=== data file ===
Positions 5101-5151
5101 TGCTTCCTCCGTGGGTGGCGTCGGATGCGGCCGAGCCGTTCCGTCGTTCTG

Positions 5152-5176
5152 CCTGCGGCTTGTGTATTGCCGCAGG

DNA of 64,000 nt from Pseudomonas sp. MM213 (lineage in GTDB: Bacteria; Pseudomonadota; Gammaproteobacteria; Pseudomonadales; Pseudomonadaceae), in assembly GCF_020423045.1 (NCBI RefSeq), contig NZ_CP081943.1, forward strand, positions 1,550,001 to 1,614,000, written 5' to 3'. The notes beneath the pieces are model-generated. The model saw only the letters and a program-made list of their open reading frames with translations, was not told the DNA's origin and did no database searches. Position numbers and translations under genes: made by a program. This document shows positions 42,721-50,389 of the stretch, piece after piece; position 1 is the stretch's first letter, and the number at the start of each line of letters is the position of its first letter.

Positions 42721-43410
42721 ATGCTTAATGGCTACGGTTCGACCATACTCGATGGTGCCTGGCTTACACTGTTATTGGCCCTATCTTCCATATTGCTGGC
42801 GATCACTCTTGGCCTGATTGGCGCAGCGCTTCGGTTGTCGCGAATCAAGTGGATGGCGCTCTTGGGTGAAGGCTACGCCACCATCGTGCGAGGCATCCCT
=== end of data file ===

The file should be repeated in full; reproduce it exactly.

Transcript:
Positions 5101-5151
5101 TGCTTCCTCCGTGGGTGGCGTCGGATGCGGCCGAGCCGTTCCGTCGTTCTG

Positions 5152-5176
5152 CCTGCGGCTTGTGTATTGCCGCAGG

DNA of 64,000 nt from Pseudomonas sp. MM213 (lineage in GTDB: Bacteria; Pseudomonadota; Gammaproteobacteria; Pseudomonadales; Pseudomonadaceae), in assembly GCF_020423045.1 (NCBI RefSeq), contig NZ_CP081943.1, forward strand, positions 1,550,001 to 1,614,000, written 5' to 3'. The notes beneath the pieces are model-generated. The model saw only the letters and a program-made list of their open reading frames with translations, was not told the DNA's origin and did no database searches. Position numbers and translations under genes: made by a program. This document shows positions 42,721-50,389 of the stretch, piece after piece; position 1 is the stretch's first letter, and the number at the start of each line of letters is the position of its first letter.

Positions 42721-43410
42721 ATGCTTAATGGCTACGGTTCGACCATACTCGATGGTGCCTGGCTTACACTGTTATTGGCCCTATCTTCCATATTGCTGGC
42801 GATCACTCTTGGCCTGATTGGCGCAGCGCTTCGGTTGTCGCGAATCAAGTGGATGGCGCTCTTGGGTGAAGGCTACGCCACCATCGTGCGAGGCATCCCT